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Monday, 23 January 2017

Lemon-Choco German Cookie

Making a slight variation to the popular German cookies - I added lemon zest and cocoa powder to the dough to create a marble pattern. The crunchy sugar coating not only brought crunchiness to the cookies, but also helped to hold the soft cookies firmly together 😁

This was almost my last-minute Chinese New Year cookies baked - only 4 days away from CNY. I only managed to bake 18 pieces. Yes, only 18 pieces 🍪 for our own craving 😉 This is my way of preventing overeating during the CNY period. As the maker of these cookies, I know best how much butter and sugar we are gobbling down our system from these delicious cookies 😱

Yield: 18 pieces 3cm round cookies


60g salted butter, softened
20g icing sugar
1/2 tsp lemon zest

60g potato starch
40g cake flour

1/2 tsp cocoa powder

2 tbsp fine sugar for coating


1. Mix potato starch and cake flour in a mixing bowl and keep in the fridge for about 20 to 30 minutes.

2. Cream butter till smooth, then mix in the icing sugar. Continue to mix till pale and fluffy.

3. Add in the lemon zest.

4. Sift in the the cold flour mixture from (1). Fold using a spatula.

5. Take about 120g of the dough and place in a plastic bag. Use a dough cutter to scrap and push the dough towards the end of the plastic bag.

6. While for the remaining dough, blend about 1/2 tsp of cocoa powder to it.

Place the cocoa dough into the same bag as the original dough.
Similarly, push the cocoa dough to join the first dough.

7. Keep the dough in the fridge for about 30 minutes to harden the dough slightly.

8. Use a spoon to take out about 10g of the dough from the bag.

Shape the dough into a ball and roll in a small cup of fine sugar.

9. Arrange the dough balls over a lined baking tray. The dough will flatten slightly after baking, so leave about 1.5 cm gap in between the dough balls.
Use a chopstick to create a hollow well in the middle of the dough ball.

10. Bake in a preheated oven toaster at 170°C for about 15 to 20 minutes.

11. Let the cookies cool down before keeping them in an airtight container. Yum yum 😋

Natural Yeast Pandan Milk Bread (Cold Ferment) 天然酵母香兰牛奶面包(低温发酵)

I love the natural sweet scent of pandan leaves 🌿 It is one of my most frequent-use ingredients to bake my sweet breads. The main features of this bake was the use of natural yeast besides the commercial yeast, and the dough has undergone 15 hours of cold fermentation. And a little linear decoration to the brown top crust 😁

Love the soft and fine texture of this bread as well ^^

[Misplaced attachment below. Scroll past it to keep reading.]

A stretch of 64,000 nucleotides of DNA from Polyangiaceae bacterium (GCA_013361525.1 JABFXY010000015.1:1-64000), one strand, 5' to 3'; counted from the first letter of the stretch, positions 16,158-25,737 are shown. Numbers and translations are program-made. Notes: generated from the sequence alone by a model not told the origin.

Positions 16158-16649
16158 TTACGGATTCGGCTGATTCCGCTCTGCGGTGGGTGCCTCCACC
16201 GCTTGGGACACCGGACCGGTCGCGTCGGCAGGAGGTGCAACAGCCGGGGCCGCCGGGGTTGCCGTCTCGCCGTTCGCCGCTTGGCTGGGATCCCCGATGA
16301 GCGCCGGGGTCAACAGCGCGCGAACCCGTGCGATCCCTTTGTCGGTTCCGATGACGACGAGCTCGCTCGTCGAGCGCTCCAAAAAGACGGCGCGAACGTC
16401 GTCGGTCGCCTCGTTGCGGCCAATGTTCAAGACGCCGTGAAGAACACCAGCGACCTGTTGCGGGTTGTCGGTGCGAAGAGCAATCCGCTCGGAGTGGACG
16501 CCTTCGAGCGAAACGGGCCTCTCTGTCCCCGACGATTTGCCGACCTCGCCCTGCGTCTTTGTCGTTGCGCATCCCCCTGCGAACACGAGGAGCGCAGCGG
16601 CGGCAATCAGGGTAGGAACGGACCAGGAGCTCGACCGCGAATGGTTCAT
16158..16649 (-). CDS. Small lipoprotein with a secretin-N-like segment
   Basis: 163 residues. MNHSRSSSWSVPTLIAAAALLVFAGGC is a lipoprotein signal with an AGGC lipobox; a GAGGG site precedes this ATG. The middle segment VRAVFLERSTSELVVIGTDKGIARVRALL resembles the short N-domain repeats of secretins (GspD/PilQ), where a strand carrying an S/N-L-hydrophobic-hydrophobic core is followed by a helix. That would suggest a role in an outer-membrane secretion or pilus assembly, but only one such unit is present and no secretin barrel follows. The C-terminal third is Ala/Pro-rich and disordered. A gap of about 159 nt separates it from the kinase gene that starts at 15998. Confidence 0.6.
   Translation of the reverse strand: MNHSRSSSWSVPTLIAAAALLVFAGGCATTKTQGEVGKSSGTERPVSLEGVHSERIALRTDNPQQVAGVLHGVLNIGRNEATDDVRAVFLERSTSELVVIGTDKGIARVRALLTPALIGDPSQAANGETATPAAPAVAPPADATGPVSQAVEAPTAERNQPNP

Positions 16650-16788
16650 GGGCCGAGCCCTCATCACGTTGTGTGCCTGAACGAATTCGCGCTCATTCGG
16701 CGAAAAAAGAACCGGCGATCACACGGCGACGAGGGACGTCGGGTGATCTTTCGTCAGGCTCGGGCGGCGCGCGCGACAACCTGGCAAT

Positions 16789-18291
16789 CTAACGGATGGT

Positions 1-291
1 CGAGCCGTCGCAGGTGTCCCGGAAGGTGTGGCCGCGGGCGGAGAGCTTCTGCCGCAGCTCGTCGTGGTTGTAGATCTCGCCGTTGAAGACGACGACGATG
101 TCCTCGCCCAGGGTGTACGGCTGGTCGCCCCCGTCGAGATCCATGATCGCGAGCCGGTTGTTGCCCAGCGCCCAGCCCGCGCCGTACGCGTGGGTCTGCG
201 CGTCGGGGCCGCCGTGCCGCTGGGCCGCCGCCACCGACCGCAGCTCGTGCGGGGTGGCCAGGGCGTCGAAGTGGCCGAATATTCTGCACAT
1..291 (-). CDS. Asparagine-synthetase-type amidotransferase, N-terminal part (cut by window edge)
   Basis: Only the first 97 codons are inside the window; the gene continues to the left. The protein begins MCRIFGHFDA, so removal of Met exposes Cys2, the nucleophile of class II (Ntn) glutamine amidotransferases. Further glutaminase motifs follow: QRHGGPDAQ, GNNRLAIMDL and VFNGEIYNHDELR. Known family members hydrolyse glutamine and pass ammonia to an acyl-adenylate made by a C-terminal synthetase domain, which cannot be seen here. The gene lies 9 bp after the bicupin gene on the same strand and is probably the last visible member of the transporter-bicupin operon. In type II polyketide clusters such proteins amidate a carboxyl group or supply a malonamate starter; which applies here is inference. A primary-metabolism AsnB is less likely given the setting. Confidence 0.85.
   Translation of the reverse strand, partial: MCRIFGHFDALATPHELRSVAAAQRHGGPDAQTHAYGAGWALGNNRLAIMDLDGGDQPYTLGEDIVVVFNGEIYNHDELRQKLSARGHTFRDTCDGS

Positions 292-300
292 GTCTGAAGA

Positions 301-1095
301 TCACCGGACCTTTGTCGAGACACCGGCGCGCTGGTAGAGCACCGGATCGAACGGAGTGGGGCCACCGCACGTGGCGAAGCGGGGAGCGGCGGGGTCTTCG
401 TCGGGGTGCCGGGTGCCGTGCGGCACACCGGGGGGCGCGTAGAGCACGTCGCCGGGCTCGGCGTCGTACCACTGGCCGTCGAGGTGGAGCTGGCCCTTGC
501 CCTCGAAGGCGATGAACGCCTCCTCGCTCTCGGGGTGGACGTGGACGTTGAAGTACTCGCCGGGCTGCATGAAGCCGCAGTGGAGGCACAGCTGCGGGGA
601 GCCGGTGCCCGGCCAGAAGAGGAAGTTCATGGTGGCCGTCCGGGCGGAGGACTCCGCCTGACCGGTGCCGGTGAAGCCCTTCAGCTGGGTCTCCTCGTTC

Bread Maker: Mayer MMBM12
Bread weight: 491g
Raw Dough weight: 540g


10~12g panda leaves 香兰叶
50g hot water 热水
25g ice cubes 冰块

50g fresh milk 鲜奶
20g condensed milk 炼奶
25g beaten egg 蛋液
35g raw sugar 黄砂糖
1/4 tsp fine salt 细盐
20g coconut/vegetable oil 椰/植物油

250g bread flour 高筋面粉

60g natural yeast (100% hydration)* 天然酵母
1/4 tsp instant dry yeast 即发干酵母

* 60g natural yeast can be substituted by mixing 30g water, 30g bread flour, and 1/4 tsp instant dry yeast.
天然酵母可由 30g 水,30g 高筋面粉,和1/4tsp 即发干酵母取代。


1. Cut panda leaves into strips and pour 50g of hot water. Let the pandan leaves steep for 5 minutes.

2. Top up with 25 g of ice cubes, and blend the mixture into purée.

3. Add 50g fresh milk and condensed milk to the pandan purée. Refrigerate for about 15 minutes to cool down the mixture.

4. Pour the ingredients into the bread pan following the sequence listed in the ingredient list. Starting with wet ingredients, followed by dry ingredients, finally add in the natural yeast and instant dry yeast.

5. Place the bread pan into the bread maker. Select "C-10 Mix Dough" function, and start the program.
The program which includes mixing and kneading, will take 25 minutes to complete.

When the program ends, let the dough sits in the pan for about 15 minutes to reduce the stickiness of the dough. The freshly kneaded dough would be rather sticky to handle.

6. Spray a little oil into a plastic bag before keeping the dough in.
Squeeze out most of the air and tie a loose knot at the end.

Let the dough stands in room temperature for about 1/2 hour.

Double seal the dough with another plastic bag before placing in a big bowl with a lid.

Store in the fridge for about 8 to 24 hour, or overnight.

7. Allow the dough to thaw for about 1 hour before working. Invert the dough with the plastic bag while thawing.

8. Remove the plastic bag and place the dough over a floured work top.

Deflate the dough with your palm, and divide it into 3 equal portions.

Pull down the sides and tuck under the dough to form a ball. Cover with a lid and rest for 15 minutes.

9. Roll out the dough to about 1 cm thick. 

Flip over, and roll up the dough.

Cover and rest for about 10 minutes.

10. Roll out the dough again, flip over, and roll up the dough.

Lower the dough into a greased 25x10x6cm loaf pan, or a 20x10x10 cm Pullman tin. Give the dough surface a few spray of water. Place in a warm oven (turn on 50°C for 1 minute, then turn off), and proof for about 45 to 60 minutes, or till the dough rises to the rim of the pan.

11. When the dough reached the rim of the pan, sprinkle a thin coat of bread flour over the top. Then lightly rest a metal rack over the top. Then sprinkle more bread flour over.

Return to the oven to proof for another 10 to 15 minutes, or until the dough rises about 1 cm above the rim of the pan.

12. Remove the pan from the oven and preheat the oven to 180 degree Celsius.
Bake with the metal rack for 10 minutes.

After 10 minutes, remove the metal rack. At the same time, reduce the oven temperature to 170 degree celsius and bake for about 10 to 15 miuntes, or till the bread has shrunk from the wall of the pan.

13. Transfer the bread to a cooling rack immediately after leaving the oven.

14. Cut the bread after it has completely cool down. Enjoy  😋